This is going to sound strange to say, but most of my writing career has been validated by strangers.
That is, I send the manuscript off and the 'stranger' judges the quality of it without knowing me.
In other words, there is no personal baggage involved. There is no swaying the book one way or the other because they know me, or like me or don't like me or respect me or don't respect me.
At least, that's the way it's usually happened for my most of my creative efforts. No one thinks much of what I'm doing , sometimes I'm not even noticed or I'm dismissed-- and then I go off to unknown territory, and the people there give me my creds.
Sometimes, in the course of writing or creating something, I've actually gotten a fair amount of negative feedback, from friends, family, and acquaintances.
I've learned that a third party -- an unknown party -- often has a completely different estimation of the work.
You'd think people would be overly nice about your creative efforts if they know you, but often it's the opposite. Not sure why. I make the joke: "If I know you, you can't be any good." There's a strange mix of over-expectation and under-appreciation.
Anyway, it makes me nervous about making this whole writing project personal. I'm afraid I'm overpromising, that people will be disappointed. So much so, that I'm thinking of dropping it from the conversation for the time being, and just let the project do what the project will do.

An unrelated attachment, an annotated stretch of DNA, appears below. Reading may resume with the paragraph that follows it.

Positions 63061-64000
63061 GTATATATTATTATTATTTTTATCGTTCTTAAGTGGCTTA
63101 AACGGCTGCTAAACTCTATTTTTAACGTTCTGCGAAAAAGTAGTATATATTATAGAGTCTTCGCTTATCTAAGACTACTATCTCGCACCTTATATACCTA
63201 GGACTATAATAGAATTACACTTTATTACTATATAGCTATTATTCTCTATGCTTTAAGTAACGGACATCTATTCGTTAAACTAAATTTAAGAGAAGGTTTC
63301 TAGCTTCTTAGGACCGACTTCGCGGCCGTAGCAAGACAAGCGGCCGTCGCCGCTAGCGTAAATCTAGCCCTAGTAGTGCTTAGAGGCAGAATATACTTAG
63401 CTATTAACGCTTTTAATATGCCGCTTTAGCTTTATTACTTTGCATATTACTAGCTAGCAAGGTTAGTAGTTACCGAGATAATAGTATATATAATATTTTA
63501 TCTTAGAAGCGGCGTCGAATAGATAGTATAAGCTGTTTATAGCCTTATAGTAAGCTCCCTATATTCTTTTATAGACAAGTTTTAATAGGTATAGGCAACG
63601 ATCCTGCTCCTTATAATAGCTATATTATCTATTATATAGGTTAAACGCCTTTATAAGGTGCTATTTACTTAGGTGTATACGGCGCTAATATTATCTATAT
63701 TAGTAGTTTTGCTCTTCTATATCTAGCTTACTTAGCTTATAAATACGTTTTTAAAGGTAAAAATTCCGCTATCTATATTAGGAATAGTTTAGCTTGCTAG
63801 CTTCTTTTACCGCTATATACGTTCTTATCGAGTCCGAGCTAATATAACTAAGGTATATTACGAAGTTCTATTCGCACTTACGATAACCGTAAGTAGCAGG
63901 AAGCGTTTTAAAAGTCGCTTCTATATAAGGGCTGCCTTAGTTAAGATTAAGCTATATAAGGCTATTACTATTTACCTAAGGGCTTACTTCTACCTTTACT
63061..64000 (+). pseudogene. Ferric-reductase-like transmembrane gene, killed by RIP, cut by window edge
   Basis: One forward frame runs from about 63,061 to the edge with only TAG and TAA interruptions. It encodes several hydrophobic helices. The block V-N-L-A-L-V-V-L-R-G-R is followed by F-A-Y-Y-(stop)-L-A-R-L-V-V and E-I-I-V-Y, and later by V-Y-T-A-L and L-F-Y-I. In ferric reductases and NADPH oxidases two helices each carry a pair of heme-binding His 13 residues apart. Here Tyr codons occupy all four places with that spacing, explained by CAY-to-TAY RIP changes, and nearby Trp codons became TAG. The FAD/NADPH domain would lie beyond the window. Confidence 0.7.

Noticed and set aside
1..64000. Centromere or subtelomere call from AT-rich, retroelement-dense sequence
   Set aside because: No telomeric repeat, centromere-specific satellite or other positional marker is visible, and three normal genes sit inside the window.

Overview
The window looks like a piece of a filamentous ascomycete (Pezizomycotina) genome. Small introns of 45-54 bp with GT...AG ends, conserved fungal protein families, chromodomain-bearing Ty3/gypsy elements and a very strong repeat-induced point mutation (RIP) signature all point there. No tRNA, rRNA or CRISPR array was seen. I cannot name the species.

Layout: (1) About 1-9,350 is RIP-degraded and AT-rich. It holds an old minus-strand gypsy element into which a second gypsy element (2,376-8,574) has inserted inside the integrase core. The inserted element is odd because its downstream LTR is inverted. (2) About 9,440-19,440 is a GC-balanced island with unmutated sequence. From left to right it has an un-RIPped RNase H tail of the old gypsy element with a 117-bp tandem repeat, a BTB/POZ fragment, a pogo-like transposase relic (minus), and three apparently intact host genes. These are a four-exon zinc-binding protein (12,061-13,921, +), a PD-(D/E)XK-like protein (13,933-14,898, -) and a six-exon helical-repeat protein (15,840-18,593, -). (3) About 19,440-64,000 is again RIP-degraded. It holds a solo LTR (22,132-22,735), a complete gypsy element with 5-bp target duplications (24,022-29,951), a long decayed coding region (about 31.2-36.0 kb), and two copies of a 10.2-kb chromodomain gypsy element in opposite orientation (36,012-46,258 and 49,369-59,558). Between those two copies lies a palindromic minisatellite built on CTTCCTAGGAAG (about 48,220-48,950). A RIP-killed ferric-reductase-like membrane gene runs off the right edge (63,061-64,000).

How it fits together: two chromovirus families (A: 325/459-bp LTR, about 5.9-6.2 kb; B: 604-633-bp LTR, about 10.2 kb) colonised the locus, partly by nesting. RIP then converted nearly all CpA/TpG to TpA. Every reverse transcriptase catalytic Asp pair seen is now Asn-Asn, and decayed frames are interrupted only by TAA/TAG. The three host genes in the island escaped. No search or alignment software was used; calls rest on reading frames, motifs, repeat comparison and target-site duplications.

If nothing else, this reworking of Sometimes a Dragon has reassured me that I do know how to construct a novel in a readable form. How good it is, that's up to the readers. But it's good to know it hangs together.
I've just had too many false starts over the last few years. I'd get to the point where it really becomes hard work -- usually about 50 to 80 pages in, and I'd kind of let it go. Like I said, unless I'm really going to be serious about it, it's better not to pursue it any further.
That initial creative surge is great. It's fun. I enjoy it.
But it probably only gets me 65% of the way there.
To improve it by another 10% is twice as hard. And to improve THAT by 10% is twice as hard AGAIN.
And so on, into infinity.
3 days ago